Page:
Wednesday, 13 October 2010

Violence in Video Games - Does it corrupt children?

A Confession...
I've paid for sex. I then run her over and stole her money. I've killed countless Nazi's, American troops, aliens, prostitutes and even an airport terminal full of innocent civilians. I've raced a car at over 200mph through the streets and took pleasure at knocking a competitor into an innocent motorist. I've got drunk and run over a policeman, I've also done it when high. I've broken a man's neck with my bare hands and stabbed another in the face. I watched my friends be torn apart by mutated humans and done a fair bit of tearing things apart myself.

Have I done any of that in real life? No. 
Have I any desire to do that in real life? No.
Has that first paragraph been flagged up as suspicious online activity by the automated anti terrorist systems of the CIA, MI6...etc? Probably...but that's not the point.

Violence in video games is not new, it's only become a big deal recently, because the graphics of the latest games are approaching reality, and parents are worried that their kids will become corrupted by this violence and want to re-enact it in real life.

In much the same way that violent films ten or twenty years ago were blamed for an increase in violence in our society, now games are the target. What many people fail to realise, is that video games are rated in much the same way that films are. Just as you can't walk into HMV and buy a 18 rated movie if you are unable to prove you are over 18, you can't buy an 18 rated game. Even if a minor manages to get their hands on one of these games, games consoles come with parental settings that prevent these games from being played without entering a password. Sure, they could go round to a friends house to play it, but that is not the gaming industries fault. They could also go and watch an 18 rated movie at their mates house, or go on the internet at home and see some horrific things, if not properly restricted.

Kids will always find a way around restrictions in life, and films, internet and games are no different. The way in which the gaming industry is being attacked for selling these 'grotesque' games and not doing enough to stop children being corrupted by them is ridiculous. Firstly, violent games are for adults and rated accordingly, the appropriate barriers are there (age restrictions etc) and secondly, even if children do play these games, this kind of sweeping statement is suggesting that we are all weak minded, emotionally unstable characters, who, when young will imitate anything we see.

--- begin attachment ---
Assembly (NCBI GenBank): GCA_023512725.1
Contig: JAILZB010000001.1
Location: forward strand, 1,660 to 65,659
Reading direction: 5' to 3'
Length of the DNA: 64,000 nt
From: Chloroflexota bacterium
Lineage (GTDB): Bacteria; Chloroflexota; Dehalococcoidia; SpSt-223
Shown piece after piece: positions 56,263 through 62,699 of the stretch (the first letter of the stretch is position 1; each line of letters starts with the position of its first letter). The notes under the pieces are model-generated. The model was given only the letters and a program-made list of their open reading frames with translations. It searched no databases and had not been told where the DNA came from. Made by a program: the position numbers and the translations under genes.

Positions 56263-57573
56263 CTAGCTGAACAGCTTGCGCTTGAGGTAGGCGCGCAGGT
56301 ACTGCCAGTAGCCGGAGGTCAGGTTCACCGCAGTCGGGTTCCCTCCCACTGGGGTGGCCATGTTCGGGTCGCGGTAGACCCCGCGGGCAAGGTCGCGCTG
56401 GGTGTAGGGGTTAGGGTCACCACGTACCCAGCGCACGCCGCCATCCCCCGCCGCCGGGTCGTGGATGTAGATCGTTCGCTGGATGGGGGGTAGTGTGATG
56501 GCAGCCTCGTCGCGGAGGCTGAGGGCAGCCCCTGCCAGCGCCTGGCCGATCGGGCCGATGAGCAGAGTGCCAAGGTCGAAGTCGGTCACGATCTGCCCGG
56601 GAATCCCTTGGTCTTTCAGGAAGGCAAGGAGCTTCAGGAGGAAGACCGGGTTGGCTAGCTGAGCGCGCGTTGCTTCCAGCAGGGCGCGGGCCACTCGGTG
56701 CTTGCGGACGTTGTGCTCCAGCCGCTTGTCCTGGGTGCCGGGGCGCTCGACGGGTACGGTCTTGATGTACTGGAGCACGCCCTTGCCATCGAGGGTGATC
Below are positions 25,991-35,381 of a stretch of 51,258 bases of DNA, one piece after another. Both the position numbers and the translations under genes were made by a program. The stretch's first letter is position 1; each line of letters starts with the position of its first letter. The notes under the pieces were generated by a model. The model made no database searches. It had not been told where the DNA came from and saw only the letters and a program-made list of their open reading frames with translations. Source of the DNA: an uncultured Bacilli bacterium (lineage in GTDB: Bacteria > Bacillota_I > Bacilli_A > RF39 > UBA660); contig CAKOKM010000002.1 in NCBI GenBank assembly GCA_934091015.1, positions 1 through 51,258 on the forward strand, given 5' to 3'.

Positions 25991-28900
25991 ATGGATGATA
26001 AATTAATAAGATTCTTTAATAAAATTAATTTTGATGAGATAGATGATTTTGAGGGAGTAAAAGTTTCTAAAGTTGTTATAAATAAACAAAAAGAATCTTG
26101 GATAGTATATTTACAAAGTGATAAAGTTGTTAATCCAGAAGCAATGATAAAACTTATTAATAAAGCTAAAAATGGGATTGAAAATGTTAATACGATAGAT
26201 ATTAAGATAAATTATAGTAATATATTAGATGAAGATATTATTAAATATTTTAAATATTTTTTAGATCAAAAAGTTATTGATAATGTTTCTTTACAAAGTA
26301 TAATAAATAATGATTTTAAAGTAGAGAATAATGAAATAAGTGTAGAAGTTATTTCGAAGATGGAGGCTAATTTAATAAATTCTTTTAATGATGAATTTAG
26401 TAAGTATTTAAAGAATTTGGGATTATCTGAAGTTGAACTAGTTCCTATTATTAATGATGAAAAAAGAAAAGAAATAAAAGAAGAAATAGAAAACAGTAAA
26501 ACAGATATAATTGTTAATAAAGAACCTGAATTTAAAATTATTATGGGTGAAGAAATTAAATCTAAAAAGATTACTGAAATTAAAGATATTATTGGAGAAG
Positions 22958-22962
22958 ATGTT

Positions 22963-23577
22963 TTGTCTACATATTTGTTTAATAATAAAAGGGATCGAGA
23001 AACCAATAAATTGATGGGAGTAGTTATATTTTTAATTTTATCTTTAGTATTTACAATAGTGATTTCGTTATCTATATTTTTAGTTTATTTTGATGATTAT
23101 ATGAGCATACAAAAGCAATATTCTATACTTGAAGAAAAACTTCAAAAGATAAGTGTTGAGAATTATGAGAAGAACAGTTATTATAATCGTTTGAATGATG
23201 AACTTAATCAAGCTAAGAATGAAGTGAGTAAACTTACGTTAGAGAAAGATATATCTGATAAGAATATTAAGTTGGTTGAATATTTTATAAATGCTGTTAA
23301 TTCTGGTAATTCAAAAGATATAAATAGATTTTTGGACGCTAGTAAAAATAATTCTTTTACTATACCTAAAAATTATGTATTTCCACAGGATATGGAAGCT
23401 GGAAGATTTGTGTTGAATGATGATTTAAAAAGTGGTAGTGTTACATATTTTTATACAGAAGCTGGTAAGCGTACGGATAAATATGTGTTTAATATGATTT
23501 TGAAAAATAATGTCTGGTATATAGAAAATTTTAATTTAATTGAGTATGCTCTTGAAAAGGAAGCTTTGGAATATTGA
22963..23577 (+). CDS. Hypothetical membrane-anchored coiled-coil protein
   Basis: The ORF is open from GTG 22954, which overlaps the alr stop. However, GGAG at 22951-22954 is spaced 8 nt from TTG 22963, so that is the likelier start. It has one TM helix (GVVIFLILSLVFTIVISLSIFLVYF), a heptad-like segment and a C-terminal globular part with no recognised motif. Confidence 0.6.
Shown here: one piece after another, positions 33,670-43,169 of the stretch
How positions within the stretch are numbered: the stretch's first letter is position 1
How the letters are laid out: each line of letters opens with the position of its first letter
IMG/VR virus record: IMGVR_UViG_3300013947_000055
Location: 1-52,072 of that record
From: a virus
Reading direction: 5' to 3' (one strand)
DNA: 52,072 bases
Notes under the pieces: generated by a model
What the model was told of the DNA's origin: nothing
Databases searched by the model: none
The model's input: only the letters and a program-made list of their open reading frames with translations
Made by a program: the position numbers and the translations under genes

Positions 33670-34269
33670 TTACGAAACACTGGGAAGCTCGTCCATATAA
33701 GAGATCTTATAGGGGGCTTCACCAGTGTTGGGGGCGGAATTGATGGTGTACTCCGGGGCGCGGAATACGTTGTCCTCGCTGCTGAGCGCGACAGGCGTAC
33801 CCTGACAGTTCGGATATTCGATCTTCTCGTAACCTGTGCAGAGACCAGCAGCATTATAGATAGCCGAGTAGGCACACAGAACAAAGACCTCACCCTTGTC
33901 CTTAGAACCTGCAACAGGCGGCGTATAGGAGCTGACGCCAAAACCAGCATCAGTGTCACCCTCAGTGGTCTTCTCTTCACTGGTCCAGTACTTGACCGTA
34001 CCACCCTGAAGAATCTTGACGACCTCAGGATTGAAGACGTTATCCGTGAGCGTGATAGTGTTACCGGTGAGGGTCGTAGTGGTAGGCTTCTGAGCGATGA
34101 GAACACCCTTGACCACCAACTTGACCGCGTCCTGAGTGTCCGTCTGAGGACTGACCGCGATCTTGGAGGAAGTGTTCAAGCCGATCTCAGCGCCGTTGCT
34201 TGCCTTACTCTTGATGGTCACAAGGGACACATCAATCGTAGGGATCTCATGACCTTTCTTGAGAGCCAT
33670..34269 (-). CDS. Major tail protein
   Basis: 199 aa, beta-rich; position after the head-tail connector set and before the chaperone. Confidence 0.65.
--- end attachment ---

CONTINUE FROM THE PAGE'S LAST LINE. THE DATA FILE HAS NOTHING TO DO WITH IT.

As I mentioned at the top of the page, I've played countless violent video games, but never had the urge to go out and replicate them in real life. The same with the majority of all video gamers. It could even be argued that video games teach us the line between right and wrong, virtual, and reality. They teach us that with our actions, there are consequences. They shed light on, and remind society as a whole, that war is not a nice place.

good parenting...?
I was brought up well, my parents taught me the basics, including the fact that killing people is bad. As such, I haven't killed anyone. Simple stuff really, but perhaps a point to be made in a wider topic, the buck stops with the parents. If children are brought up right, they will be good people. They will be able to differentiate between the game and real life. The suggestion that violence in video games is solely causing children to be corrupted and go on murderous rampages is almost laughable. The parents are ultimately responsible for what their child is exposed to and what their actions are.

And of course, children weren't running around "playing war" and pretending to shoot their friends before video games were they?! There were no wars, horrific murders or grotesque tortures, before video games either, were there?!

I saw the following video a while ago, and was reminded of it recently, hence this blog post. If you haven't seen it yet, this painful discussion on The Alan Titchmarsh Show on the perils of playing violent video games is worth a watch. The baying audience and ignorance of the panellists makes for pretty grim viewing. Not surprisingly the original ITV video has been removed after Titchmarsh received a torrent of abuse in response, so all I could find was this subtitled version. Enjoy, then get angry.


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